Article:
4240 Stevenson Hall 309/438-7078
Department of English Fax: 309-438-5414
Illinois State University email: email@example.com
Normal , Illinois 61790-4240
University of Texas at Austin Ph.D. in English Literature with
specialization in Renaissance Literature. May, 1990
University of Chicago M.A. in English Literature, June 1982
Howard Payne University B.A. in English and French, May 1981
Publications (peer reviewed)
• "Genital Narratives and Early Modern Sexual Politics." Cultural Studies: A Research Annual, vol. 5, Spring 2000, pgs. 251-79.
• “Transformative Teaching of Renaissance Literature Through Intertextual Discursive Constellations.” Transformations, Spring 1999.
• M. G. Lord, Forever Barbie. Erica Rand. Barbie's Queer Accessories. Essay/Review for The Lion and the Unicorn. The Johns Hopkins University Press; Winter 1998.
• “Female Bodies Misbehaving: Representative Mortifications in Renaissance Domestic Texts,” in Bodily Discursions: Epistemologies, Genders, Representations, Rhetorics, and Technologies, eds. Deborah S. Wilson and Christine M. Laennec, SUNY UP, 1997.
• with Lee E. Brasseur. “Illustrations of Instruments in Renaissance Medical Texts: Gendered Assumptions.” IEEE’s Transactions on Professional Communication; special issue on “Social and Cultural Aspects of Visual Communication.” December 1995.
• “Studies in Shakespeare: Strategies for a Feminist Pedagogy." Feminist Teacher, Fall/Winter 1994, Vol. 8, #2, 67-74.
• The Purification of Women in Early Modern England for the Tudor Stuart Text Series at the Center for Reformation and Renaissance Studies at the University of Toronto.
• “Early Modern Marriage and Its Dissolution,” is currently under contract with Pickering and Chatto Publications, London.
• November 2002: “Not know me yet”: Negotiating Tudor and Stuart History in
Shakespeare’s Antony and Cleopatra, under review
• “Shakespeare, Pedagogical Pragmatism, and Student Research, forthcoming
International (peer reviewed):
2002 October: Sixteenth Century Studies Conference, “Not know me yet”:
Negotiating Tudor and Stuart History in Shakespeare’s Antony and Cleopatra
2001 October: Sixteenth Century Studies Conference, Denver. I cancelled my presentation due to the events of September 11, 2001 and subsequent effect on the airline industry.
1998 October: “Pathologizing the Female Body in Early Modern Medical Texts.”
Sixteenth Century Studies Conference, Toronto.
1994 April: “Dolly Parton and the Performative Post-Modern Subject: ‘Just Because I’m Blond Don’t Think I’m Dumb'” for a panel entitled, “Southern Women’s Oral Traditions” at the 1994 International Conference on Narrative Literature.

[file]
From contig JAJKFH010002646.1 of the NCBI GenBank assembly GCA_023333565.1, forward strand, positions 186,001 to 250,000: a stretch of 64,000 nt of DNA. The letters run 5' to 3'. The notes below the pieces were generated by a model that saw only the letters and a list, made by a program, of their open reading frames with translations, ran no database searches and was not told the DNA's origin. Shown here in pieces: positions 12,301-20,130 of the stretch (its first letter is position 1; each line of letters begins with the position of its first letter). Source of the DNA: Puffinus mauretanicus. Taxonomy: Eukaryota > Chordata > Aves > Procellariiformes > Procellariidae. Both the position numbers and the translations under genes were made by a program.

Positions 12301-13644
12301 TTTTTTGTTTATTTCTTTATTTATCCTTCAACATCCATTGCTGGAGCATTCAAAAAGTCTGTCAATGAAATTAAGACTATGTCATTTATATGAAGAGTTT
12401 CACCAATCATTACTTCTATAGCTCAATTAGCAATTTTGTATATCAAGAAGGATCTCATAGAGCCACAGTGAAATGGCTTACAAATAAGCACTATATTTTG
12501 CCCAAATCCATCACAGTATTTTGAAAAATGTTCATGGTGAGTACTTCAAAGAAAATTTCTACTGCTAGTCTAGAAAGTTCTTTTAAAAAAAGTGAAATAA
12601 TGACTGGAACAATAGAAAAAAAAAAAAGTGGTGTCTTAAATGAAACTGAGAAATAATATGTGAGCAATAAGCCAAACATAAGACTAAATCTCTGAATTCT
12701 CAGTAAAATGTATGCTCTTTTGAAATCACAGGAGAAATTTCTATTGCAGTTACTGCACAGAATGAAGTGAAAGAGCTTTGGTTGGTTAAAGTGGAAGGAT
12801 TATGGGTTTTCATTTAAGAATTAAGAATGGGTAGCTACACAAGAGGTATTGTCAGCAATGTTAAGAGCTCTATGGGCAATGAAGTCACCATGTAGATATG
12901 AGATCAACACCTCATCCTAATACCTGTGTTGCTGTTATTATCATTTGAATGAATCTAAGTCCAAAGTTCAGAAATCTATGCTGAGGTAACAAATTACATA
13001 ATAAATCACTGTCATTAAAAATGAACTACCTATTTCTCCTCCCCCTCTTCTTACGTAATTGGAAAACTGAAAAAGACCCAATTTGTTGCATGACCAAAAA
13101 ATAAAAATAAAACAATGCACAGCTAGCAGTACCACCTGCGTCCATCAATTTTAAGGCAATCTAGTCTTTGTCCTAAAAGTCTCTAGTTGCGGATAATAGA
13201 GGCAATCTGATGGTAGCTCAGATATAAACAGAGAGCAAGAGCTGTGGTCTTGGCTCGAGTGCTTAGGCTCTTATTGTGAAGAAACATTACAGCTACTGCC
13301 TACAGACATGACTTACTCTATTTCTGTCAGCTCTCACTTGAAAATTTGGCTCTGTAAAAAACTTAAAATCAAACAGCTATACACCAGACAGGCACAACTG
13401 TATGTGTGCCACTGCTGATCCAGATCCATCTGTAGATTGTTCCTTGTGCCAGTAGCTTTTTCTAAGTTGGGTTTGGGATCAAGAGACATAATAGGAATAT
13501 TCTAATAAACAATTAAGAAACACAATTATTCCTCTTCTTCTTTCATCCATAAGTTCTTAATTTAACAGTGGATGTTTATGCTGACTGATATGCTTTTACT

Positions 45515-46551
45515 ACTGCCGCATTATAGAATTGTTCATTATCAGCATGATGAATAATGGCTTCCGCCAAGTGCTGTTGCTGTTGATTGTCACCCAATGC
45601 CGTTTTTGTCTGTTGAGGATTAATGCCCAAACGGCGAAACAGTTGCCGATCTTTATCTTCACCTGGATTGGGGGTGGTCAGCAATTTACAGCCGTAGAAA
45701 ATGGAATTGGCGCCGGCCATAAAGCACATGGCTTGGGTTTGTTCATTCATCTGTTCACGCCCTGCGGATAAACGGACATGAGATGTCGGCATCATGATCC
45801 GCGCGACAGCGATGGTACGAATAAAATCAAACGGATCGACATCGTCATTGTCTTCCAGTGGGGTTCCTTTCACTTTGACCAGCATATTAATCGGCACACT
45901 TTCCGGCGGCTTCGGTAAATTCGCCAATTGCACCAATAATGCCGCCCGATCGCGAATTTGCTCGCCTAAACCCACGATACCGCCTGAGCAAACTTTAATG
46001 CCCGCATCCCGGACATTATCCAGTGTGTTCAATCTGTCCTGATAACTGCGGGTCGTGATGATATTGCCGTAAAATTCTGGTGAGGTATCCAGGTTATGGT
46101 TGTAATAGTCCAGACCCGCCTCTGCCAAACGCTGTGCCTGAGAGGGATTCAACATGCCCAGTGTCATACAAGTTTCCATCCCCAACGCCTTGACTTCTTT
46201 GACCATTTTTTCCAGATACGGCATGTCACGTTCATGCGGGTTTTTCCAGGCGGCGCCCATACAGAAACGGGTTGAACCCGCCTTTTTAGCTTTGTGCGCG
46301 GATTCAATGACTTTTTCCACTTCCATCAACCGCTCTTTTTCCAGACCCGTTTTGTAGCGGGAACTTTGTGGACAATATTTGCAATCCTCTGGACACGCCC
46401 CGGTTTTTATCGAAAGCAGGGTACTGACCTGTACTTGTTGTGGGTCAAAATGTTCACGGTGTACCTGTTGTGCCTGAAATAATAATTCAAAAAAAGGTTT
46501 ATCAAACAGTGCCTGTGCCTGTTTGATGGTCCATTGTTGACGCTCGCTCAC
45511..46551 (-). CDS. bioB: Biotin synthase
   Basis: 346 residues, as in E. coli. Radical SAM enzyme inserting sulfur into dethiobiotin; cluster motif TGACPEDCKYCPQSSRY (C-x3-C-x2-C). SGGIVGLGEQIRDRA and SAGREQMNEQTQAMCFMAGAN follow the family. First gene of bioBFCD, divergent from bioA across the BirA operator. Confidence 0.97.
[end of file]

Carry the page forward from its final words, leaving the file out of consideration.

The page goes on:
National (peer reviewed):
1997 October: presented "The Body of Evidence or The Body as Evidence: Early Modern Discourse on the Clitoris," for Border Subjects II: Bodies of Evidence.
1995 March: "Gendered Ideologies of Renaissance Medical Manuals: Visual and Verbal Choices as Instruments of Exclusion" at the National Conference on College Composition and Communication in Washington, D.C.
1994 December: “Feminist Conscience in Certaine Questions by way of Conference betwixt a Chauncelor and a Kinswoman of his concerning Churching of Women, 160l, for a panel entitled “Conscience and Gender in Early Modern Europe” at the National Modern Language Association in San Diego.
1993 October: Chaired and presented a paper for panel entitled “Female Homosocial Space,” at the inaugural conference of the Group for the Study of Early Modern Culture in Norman, Oklahoma.
1993 April: “‘And truly, I had a thing to say to you’: women’s advisory alliances in Renaissance texts” at the National Shakespeare Association of America.
Regional (peer reviewed):
1994 November: "Amazons and Lesbians: A Political Challenge to the Renaissance,” for a panel entitled “Gender and Genre in the Romance: Early Modern Cornucopias of Sexual Identity.” Midwestern Modern Language Association in Chicago.
1994 October: chaired a session entitled “Connections to Elizabethan Playwrights” at the Midwest American Society of Eighteenth-Century Studies Meeting (not peer reviewed).
1993 November: Chair of panel entitled “‘The merciful construction of good women’: Gender Performance Theory and the Shakespearean Text,” at the Midwestern Modern Language Association.
1993 November: “Studies in Shakespeare: Curricular Strategies for Feminist Intervention,” at the Midwestern Modern Language Association on a panel entitled “Outside/Inside: New Approaches to British Canonical Texts Before 1800,” chaired by Karen Ray, Tennessee Technical University.
1993 May: Lecture on Renaissance divorce and middle-class domestic texts at Knox College, Galesburg, Illinois.
1992 November: “The Multi-Cultural Classroom: Intertextual Racism in Othello” at
the Midwestern Modern Language Association in St. Louis.
1992 November: “Studies in the Renaissance: Curricular Strategies for Subversion” at the Midwestern Modern Language Association in St. Louis.
1991 Chair of a Midwestern Modern Language Association panel entitled “The Social
Silencing of Women in Extra-Canonical Texts.”
1991 November: “Female Bodies Misbehaving: Representative Mortifications in Renaissance Domestic Texts” at the Midwestern Modern Language Association.
2003 , January: Writing in the General Education Program: Religions and Cultures,
#254For the Winter University Teaching Workshop, Jan. 9
2002 April, I submitted a panel for the annual conference on "Teaching with Technology in
the Humanities,” which included me, Kim Stone, and Will Banks.